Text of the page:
Let's Talk Wheels

Mike Herzing talks tires and oil, and why specificity matters

Don't ever let your car run low on oil.

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On his show "Let's Talk Wheels," Mike Herzing answers questions from listeners who write in. While their specific situation might not match yours exactly, there's still plenty to be learned from their experiences — and his expertise.

Bill writes: What is your recommendation for replacing the tires on my tandem axle ATV/bike trailer? How do I know what tires to use and when to do it?

Mike Herzing: That's a great question, and here's what I would recommend and why. Passenger car tires are built a little differently than trailer tires. The former have flexible sidewalls for a better ride and tread mileage, whereas the latter are much heavier duty with stiffer sidewalls for heavier loads. These same stiff sidewalls will also prevent trailer sway issues that would appear with softer sidewalls. If you pulled two identical trailers with both types of tires, you would immediately notice a difference. So go with trailer-specific tires.

Duggan writes: I have a 2019 Honda Accord that uses a quart of oil every 1,200 miles. It has 31,000 miles on it total. My dealer has done an oil consumption test and tells me that it is within the factory allowable limits. Is there anything I can do? Why does this happen?

MH: Engines have many moving parts. Sometimes an engine has several components that may be at one end of their serviceable limit, and added together the result is oil consumption — but the dealer would have a real issue finding the exact problem. I would appeal to the factory rep to take another look at it under the Goodwill Warranty. In the meantime, do not let it run low on oil. In 5,000 miles, your engine would be more than four quarts low on oil, causing damage. If you damage your engine by running it low on oil, your warranty will not pay for repairs. So check your oil often until you get your problem resolved.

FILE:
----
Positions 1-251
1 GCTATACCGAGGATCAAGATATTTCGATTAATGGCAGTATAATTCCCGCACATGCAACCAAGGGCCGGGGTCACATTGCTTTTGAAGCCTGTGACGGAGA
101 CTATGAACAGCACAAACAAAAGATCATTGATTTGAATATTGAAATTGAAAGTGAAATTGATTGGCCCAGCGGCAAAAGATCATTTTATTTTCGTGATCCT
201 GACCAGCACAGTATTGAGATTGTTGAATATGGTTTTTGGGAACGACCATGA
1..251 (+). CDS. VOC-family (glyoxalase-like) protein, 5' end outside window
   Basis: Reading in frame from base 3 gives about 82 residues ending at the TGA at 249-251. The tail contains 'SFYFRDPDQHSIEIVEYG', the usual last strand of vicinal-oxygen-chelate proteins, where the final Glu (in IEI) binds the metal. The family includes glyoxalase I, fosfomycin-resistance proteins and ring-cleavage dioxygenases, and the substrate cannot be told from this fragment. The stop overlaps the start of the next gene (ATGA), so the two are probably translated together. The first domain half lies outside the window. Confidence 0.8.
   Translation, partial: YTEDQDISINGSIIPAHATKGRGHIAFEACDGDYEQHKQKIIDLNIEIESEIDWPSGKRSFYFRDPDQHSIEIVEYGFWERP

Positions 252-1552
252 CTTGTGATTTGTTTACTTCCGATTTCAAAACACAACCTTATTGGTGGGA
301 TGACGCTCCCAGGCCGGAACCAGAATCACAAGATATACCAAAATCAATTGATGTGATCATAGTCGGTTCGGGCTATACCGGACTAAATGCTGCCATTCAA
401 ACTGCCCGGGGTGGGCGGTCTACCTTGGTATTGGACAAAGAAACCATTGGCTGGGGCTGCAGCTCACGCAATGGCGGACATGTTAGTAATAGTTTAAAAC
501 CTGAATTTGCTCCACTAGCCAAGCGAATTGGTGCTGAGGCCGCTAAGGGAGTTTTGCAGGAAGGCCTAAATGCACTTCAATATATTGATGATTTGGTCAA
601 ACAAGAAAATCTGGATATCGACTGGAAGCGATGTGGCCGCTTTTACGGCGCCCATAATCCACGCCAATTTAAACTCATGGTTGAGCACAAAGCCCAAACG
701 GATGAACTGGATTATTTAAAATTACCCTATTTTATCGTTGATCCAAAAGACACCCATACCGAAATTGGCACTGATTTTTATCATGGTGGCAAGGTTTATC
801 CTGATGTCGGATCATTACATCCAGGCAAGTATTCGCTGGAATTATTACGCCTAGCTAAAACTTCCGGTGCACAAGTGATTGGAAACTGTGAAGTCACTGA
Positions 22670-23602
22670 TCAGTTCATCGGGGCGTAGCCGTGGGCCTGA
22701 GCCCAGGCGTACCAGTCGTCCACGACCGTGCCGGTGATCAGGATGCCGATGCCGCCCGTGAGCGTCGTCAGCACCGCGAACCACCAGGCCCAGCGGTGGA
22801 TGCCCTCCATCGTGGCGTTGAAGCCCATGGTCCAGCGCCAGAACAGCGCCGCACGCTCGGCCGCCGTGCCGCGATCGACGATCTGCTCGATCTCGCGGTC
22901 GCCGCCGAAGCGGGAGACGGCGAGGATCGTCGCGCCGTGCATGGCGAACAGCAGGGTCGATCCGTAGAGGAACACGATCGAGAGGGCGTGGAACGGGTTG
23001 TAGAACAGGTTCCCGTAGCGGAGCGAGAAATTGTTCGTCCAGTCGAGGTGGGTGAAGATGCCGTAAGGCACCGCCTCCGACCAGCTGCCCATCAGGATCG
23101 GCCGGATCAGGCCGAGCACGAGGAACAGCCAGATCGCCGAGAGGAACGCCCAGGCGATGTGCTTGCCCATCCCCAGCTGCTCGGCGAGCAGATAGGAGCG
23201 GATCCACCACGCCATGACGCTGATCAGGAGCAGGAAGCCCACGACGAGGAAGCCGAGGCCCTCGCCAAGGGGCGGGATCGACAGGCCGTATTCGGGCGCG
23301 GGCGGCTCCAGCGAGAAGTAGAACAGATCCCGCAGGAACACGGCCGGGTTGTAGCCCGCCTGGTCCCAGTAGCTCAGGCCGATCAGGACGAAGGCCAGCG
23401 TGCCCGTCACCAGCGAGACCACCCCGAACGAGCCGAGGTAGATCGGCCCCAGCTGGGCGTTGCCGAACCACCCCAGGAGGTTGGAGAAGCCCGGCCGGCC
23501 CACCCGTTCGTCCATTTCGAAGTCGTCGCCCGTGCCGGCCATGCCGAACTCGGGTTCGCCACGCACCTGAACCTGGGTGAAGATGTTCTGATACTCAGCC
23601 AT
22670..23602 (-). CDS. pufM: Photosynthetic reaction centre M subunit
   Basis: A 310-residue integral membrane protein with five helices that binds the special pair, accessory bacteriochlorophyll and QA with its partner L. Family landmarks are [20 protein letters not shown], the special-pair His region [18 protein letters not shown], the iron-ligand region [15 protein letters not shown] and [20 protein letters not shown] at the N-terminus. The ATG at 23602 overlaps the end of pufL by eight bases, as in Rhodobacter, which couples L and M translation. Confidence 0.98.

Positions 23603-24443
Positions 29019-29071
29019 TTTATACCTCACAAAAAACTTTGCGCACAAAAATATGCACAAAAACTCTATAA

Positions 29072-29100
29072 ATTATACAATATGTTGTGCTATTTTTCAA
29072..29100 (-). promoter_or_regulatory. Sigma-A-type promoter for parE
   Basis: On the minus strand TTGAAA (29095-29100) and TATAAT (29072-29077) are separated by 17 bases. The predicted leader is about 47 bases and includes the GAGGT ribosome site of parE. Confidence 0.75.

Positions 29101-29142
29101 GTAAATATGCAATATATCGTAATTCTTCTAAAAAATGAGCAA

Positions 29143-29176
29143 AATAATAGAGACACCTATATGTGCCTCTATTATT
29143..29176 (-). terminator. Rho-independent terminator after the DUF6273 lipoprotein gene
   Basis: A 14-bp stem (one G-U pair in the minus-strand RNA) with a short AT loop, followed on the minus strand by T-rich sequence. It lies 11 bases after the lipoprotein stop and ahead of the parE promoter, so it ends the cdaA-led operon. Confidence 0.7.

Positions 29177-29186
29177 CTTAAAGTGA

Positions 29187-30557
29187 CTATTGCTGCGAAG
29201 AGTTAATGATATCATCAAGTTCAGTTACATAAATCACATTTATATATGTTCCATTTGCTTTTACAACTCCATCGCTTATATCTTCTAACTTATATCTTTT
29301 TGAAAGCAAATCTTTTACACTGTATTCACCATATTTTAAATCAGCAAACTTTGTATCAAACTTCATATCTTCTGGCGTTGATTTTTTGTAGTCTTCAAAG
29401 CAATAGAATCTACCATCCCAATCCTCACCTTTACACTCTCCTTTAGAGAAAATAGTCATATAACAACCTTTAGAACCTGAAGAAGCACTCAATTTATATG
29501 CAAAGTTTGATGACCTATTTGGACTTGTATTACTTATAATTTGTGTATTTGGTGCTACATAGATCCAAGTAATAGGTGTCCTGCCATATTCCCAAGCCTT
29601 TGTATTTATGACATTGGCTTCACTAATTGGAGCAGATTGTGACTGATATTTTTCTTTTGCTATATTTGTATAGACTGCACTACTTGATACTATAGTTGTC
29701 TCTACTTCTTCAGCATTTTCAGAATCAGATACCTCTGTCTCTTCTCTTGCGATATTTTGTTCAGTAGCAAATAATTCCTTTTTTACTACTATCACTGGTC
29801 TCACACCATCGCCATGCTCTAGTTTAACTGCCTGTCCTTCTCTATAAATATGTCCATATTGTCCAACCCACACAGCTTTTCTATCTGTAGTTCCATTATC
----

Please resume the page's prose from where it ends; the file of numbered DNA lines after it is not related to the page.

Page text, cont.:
Bryce writes: I just bought a 2012 Nissan Frontier with a 4 cylinder. The engine oil light comes on after you drive for a few minutes. The oil looked like black mud, and so does the inside of the engine, but it doesn't make any knocking or tapping sounds. I got it cheap, but not cheap enough to buy a new engine. What should I do?

MH: It sounds like your oil pump pickup screen is clogged. It will look like the screen on your windows at home, just oilier. The best thing to do is to remove the oil pan and clean the oil pump screen. To keep it from happening again, I'd pull the valve covers and clean everything you can from there, and then clean as much as possible from the oil pan and bearing journals. If you are thinking of talking the easy way out by using an engine flush, they usually just make it worse, so don't bother. This isn't a difficult job to do, just really messy. Good luck!

For more tips from Mike, visit LetsTalkWheels.com. Be sure to subscribe to the new "Let's Talk Wheels" podcast on iTunes, Spotify, or Google Play.

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Nuts & Bolts

 
 

There's an easier way to repair hail damage

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On his show "Let's Talk Wheels," Mike Herzing answers questions from listeners who write in. While their specific situation might not match yours exactly, there's still plenty to be learned from their experiences — and his expertise.

Astrid writes: I have a 2016 Ford Explorer that has hail damage from a recent storm. My Jeep was parked next to it and has no damage. Why is this? Is the metal thinner? What is the best way to have this fixed?